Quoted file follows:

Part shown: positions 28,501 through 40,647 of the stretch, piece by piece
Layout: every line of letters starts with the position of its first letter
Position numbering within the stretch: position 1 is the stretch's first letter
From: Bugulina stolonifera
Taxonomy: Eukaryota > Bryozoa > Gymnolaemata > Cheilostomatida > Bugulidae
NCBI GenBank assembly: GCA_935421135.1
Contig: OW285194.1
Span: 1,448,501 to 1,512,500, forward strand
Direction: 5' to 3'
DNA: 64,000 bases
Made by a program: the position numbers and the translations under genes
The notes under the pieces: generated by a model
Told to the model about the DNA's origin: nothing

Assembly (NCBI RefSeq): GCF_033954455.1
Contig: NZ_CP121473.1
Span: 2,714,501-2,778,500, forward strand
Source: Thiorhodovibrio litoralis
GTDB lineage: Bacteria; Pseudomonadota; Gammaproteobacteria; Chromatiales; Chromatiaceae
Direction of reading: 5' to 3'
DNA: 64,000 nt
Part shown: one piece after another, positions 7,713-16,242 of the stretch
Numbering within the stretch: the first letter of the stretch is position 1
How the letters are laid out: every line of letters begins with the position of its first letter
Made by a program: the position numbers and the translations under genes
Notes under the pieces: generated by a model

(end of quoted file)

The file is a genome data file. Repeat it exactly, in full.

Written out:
Part shown: positions 28,501 through 40,647 of the stretch, piece by piece
Layout: every line of letters starts with the position of its first letter
Position numbering within the stretch: position 1 is the stretch's first letter
From: Bugulina stolonifera
Taxonomy: Eukaryota > Bryozoa > Gymnolaemata > Cheilostomatida > Bugulidae
NCBI GenBank assembly: GCA_935421135.1
Contig: OW285194.1
Span: 1,448,501 to 1,512,500, forward strand
Direction: 5' to 3'
DNA: 64,000 bases
Made by a program: the position numbers and the translations under genes
The notes under the pieces: generated by a model
Told to the model about the DNA's origin: nothing

Assembly (NCBI RefSeq): GCF_033954455.1
Contig: NZ_CP121473.1
Span: 2,714,501-2,778,500, forward strand
Source: Thiorhodovibrio litoralis
GTDB lineage: Bacteria; Pseudomonadota; Gammaproteobacteria; Chromatiales; Chromatiaceae
Direction of reading: 5' to 3'
DNA: 64,000 nt
Part shown: one piece after another, positions 7,713-16,242 of the stretch
Numbering within the stretch: the first letter of the stretch is position 1
How the letters are laid out: every line of letters begins with the position of its first letter
Made by a program: the position numbers and the translations under genes
Notes under the pieces: generated by a model